The Sydney-born Davis played most of this season on the Mackenzie Tour in Canada and will attempt to secure his Web.com card in the final round of qualifying from Dec. 7-10 in Chandler, Arizona.

''Everything went to plan,'' Davis said. ''I got off to a great start. I was hitting my spots and was able to keep it together on the back nine.''

NOTES: Australian Brad Shilton had the first ace of the tournament, using a 5-iron for a hole-in-one on the par-3, 188-yard 11th hole, his second hole of the day. Australian veteran Geoff Ogilvy, the 2006 U.S. Open winner, shot 69. He and Rod Pampling (68) played the first round with Day.

Day: Woods feeling good, hitting it long

By Golf Channel DigitalNovember 22, 2017, 9:33 pm

Jason Day says Tiger Woods told him he feels better than he has in three years, which is good news for Woods a week ahead of his return to the PGA Tour at the Hero World Challenge.

Day, a fellow Nike endorser, was asked about Woods during his news conference at the Emirates Australian Open on Wednesday. "I did talk to him," Day said, per a report in the Sydney Morning Herald,"and he did say it's the best he's ever felt in three years'" Day said.

"He doesn't wake up with pain anymore, which is great. I said to him, 'Look, it's great to be one of the best players ever to live, but health is one thing that we all take for granted and if you can't live a happy, healthy life, then that's difficult.'"

The Hero World Challenge will be played Nov. 30-Dec. 3 in the Bahamas and broadcast on Golf Channel and NBC.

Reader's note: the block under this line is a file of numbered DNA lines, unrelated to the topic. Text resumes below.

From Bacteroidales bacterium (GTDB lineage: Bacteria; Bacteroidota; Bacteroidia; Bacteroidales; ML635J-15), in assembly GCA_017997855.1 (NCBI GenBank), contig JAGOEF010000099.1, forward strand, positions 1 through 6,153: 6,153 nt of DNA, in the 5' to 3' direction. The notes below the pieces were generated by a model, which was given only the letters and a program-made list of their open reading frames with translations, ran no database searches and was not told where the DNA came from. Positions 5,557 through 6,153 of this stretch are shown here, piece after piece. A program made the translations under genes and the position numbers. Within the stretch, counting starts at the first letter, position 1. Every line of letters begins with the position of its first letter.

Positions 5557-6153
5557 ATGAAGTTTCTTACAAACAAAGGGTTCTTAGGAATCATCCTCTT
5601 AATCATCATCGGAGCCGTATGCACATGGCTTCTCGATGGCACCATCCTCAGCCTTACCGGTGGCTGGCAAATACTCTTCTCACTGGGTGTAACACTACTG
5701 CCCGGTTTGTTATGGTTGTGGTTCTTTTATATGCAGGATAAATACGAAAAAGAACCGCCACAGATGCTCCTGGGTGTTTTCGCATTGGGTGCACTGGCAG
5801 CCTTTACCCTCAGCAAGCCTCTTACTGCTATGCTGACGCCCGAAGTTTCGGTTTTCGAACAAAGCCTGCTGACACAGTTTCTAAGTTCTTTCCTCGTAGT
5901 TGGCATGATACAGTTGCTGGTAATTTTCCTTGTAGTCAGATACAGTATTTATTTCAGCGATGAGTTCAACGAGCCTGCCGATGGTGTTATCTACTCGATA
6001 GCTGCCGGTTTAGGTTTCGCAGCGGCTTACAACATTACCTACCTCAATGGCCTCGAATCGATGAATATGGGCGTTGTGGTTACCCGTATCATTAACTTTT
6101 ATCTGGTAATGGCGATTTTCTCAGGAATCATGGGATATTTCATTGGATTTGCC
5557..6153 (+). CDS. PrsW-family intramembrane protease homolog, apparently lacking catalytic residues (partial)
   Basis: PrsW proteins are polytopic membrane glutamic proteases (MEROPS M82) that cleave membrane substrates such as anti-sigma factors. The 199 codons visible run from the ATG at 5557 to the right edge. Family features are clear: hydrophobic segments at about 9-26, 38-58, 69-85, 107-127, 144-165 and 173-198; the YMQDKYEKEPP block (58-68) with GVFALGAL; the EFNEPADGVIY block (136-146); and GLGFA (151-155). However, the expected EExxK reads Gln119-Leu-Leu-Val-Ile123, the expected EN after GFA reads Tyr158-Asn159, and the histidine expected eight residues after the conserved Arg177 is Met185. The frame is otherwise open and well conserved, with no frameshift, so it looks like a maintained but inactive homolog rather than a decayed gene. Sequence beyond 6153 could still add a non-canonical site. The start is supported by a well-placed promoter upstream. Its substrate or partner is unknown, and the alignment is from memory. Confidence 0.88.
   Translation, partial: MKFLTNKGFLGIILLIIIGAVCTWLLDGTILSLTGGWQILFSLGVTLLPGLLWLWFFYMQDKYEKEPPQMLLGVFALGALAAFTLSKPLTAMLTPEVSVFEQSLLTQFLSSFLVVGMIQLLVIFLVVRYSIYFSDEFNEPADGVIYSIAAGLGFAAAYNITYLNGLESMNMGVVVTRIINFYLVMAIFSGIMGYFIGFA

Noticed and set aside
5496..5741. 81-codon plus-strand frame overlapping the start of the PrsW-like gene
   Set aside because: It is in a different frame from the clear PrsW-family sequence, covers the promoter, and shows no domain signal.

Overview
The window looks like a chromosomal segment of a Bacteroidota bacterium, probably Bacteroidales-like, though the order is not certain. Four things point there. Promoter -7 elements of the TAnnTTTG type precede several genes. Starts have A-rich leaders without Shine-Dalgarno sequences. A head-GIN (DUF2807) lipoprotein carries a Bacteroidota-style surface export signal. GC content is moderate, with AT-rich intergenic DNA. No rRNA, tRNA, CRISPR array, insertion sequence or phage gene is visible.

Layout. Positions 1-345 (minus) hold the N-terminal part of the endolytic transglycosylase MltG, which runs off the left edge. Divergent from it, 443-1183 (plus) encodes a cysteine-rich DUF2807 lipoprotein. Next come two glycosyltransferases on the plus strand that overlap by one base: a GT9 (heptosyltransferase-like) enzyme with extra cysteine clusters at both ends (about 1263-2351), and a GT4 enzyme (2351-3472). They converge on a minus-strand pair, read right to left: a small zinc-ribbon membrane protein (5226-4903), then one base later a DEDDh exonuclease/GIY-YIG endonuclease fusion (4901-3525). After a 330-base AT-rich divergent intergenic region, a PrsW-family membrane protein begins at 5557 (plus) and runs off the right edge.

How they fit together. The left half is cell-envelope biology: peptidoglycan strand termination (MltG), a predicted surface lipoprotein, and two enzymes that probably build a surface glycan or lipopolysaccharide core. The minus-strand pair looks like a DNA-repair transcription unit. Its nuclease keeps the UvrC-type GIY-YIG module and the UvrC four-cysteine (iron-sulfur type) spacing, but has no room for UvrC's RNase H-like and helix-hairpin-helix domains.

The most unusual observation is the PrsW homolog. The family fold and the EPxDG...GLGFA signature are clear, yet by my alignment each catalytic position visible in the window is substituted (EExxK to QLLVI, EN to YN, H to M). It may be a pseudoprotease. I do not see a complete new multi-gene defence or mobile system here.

Day, who has had his own health issues, said he could empathize with Woods.

"I totally understand where he's coming from, because sometimes I wake up in the morning and it takes me 10 minutes to get out of bed, and for him to be in pain for three years is very frustrating."

Woods has not played since February after undergoing surgery following a recurrence of back problems.

"From what I see on Instagram and what he's been telling me, he says he's ready and I'm hoping that he is, because from what I hear, he's hitting it very long," Day said.

"And if he's hitting it long and straight, then that's going to be tough for us because it is Tiger Woods. He's always been a clutch putter and in amongst the best and it will be interesting to see.

"There's no pressure. I think it's a 17- or 18-man field, there's no cut, he's playing at a tournament where last year I think he had the most birdies at."